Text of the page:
I was hoping that you would be able to share some information on the transfers of TFSA accounts.

I am trying to transfer my account from FNB to Easy Equities. From my understanding, I can transfer my account with the shares between service providers, or is my understanding incorrect? According to FNB, I first have to sell the shares in my account before I can transfer my account, is this correct?


I am currently 27 years old

I am looking for an ETF that will be suitable for us, maybe high equity and more aggressive since we are young and are looking to invest for the Long term. 

Is there any ETF that you guys like that matches my profile? 


I’ve been investing in my TFSA for the last 2 years. I’ve been buying ETFs in big chunks, mostly the MSCI World ETF. 

I wanted to add another R10k onto my current 30k and thought if I buy again now I’ll be moving up my average price quite significantly.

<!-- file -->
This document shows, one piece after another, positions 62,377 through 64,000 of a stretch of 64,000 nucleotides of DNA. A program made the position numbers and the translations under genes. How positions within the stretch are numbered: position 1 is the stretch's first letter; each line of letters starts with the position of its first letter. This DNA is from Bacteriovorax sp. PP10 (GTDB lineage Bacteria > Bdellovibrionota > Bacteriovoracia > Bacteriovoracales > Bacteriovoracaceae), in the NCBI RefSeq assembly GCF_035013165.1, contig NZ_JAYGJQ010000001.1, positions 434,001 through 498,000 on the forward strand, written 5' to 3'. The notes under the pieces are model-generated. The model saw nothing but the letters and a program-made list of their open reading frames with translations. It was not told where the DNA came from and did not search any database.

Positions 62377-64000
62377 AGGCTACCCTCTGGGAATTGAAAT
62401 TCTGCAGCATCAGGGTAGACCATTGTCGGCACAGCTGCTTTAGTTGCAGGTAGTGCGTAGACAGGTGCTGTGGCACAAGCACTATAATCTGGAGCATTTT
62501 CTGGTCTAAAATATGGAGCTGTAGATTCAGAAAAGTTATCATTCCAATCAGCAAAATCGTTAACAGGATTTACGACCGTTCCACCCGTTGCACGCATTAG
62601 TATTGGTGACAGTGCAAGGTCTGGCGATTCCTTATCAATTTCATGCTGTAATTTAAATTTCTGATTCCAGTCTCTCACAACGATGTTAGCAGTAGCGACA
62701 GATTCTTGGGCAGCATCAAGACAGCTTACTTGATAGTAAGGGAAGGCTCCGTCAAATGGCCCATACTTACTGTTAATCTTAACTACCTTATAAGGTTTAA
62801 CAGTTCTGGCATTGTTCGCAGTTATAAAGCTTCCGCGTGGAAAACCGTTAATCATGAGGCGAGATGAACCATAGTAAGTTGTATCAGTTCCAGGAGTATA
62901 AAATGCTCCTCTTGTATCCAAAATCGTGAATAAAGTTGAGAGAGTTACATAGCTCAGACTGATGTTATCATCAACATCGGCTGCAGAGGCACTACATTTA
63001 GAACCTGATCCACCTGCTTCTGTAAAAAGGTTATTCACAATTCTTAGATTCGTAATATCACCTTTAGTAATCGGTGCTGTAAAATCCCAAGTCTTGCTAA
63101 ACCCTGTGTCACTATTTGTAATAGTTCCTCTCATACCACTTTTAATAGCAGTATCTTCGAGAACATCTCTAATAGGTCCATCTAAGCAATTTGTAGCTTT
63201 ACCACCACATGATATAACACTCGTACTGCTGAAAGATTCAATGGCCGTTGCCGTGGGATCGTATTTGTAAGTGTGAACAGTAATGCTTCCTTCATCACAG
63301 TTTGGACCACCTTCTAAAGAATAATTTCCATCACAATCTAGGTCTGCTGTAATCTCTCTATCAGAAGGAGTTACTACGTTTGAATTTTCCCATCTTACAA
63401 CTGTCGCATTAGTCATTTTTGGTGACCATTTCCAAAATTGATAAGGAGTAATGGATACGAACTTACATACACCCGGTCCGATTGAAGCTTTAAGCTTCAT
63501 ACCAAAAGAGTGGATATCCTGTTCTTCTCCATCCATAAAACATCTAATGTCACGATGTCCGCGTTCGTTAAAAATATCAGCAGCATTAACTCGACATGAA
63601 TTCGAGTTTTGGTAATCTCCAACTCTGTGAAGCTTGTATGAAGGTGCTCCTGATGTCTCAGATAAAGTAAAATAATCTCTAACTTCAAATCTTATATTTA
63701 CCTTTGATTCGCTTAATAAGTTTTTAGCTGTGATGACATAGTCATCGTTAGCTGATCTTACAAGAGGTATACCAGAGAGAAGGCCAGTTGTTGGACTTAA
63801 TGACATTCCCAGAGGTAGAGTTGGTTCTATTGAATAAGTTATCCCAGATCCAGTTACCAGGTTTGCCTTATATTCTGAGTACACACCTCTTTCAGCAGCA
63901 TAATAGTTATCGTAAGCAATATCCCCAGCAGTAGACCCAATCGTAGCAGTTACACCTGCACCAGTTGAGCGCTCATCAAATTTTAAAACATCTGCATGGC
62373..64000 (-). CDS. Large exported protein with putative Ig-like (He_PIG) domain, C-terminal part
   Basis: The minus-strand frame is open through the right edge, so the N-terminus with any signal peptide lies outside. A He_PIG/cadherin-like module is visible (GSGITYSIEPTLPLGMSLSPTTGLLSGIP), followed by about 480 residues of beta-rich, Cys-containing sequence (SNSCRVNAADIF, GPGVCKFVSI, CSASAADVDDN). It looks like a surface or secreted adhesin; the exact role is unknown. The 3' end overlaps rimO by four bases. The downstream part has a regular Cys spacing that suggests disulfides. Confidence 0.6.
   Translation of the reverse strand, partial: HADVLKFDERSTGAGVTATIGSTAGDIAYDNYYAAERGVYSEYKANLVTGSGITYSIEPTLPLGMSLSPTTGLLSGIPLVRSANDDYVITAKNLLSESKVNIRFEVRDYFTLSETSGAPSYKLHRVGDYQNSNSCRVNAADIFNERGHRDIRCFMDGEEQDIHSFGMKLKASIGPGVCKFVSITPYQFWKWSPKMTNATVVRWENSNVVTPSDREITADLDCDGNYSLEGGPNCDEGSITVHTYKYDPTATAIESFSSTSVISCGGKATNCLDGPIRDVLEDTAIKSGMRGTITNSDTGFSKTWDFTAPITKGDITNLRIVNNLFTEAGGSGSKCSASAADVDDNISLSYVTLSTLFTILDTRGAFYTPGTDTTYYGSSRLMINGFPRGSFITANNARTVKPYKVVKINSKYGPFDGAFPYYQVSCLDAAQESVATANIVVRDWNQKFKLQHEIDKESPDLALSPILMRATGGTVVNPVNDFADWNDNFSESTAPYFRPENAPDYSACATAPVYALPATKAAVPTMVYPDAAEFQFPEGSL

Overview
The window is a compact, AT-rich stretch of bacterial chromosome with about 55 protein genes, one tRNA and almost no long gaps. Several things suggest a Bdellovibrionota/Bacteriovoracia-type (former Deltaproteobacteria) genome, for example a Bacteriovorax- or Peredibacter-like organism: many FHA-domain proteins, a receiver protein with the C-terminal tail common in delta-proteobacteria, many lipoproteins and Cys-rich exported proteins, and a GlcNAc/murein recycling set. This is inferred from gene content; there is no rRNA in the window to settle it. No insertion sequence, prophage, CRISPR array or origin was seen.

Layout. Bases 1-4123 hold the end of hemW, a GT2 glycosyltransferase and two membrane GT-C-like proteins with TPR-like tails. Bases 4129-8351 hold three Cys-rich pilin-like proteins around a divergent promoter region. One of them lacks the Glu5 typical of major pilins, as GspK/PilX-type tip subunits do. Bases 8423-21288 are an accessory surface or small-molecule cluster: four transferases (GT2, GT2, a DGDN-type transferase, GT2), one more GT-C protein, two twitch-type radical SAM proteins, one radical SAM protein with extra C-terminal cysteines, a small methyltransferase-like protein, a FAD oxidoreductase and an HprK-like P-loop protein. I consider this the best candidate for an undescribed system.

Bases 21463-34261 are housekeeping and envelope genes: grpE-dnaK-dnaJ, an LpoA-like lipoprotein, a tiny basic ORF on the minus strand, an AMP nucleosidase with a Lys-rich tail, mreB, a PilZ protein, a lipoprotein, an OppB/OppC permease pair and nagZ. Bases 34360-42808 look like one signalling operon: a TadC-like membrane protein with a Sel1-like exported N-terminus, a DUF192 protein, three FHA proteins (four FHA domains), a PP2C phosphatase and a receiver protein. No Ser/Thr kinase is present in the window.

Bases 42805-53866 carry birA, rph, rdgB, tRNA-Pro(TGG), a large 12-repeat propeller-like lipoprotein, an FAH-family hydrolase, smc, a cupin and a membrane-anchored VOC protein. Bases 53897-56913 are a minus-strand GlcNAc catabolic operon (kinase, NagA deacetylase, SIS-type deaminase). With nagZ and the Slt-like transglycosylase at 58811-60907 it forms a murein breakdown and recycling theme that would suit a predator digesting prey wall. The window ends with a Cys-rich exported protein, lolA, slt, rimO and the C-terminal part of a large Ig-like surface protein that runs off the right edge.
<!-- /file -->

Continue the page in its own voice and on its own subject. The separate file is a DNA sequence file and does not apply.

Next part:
When do you stop adding on? 

If I’m planning on investing in the same ETF for 25 years, does it make sense to keep adding monthly (or however) for 25 years? Surely at some point you have to stop and think that adding monthly will always carry on increasing my average buy price and is slowing down growth. At what point do I just stop and let it grow? 

If it was normal trading I would be piling on shares when I think it’s right and offloading accordingly, but for a long term investment that doesn’t make sense to me.


Thanks to Coronavirus, global markets tanked on a daily basis and are still sinking – which is similar to the global sell-off in Q418 and just shy of 2008 GFC.

This was not only in South Africa – but internationally (Local stocks, local stocks that track the USD and hard currency stocks). I’m in all !

On paper, I’m about $40,000 or R600,000 poorer ! Even currency diversification didn’t help.

The takeout for me, in a financial crisis, I’d rather weather the storm “at home”.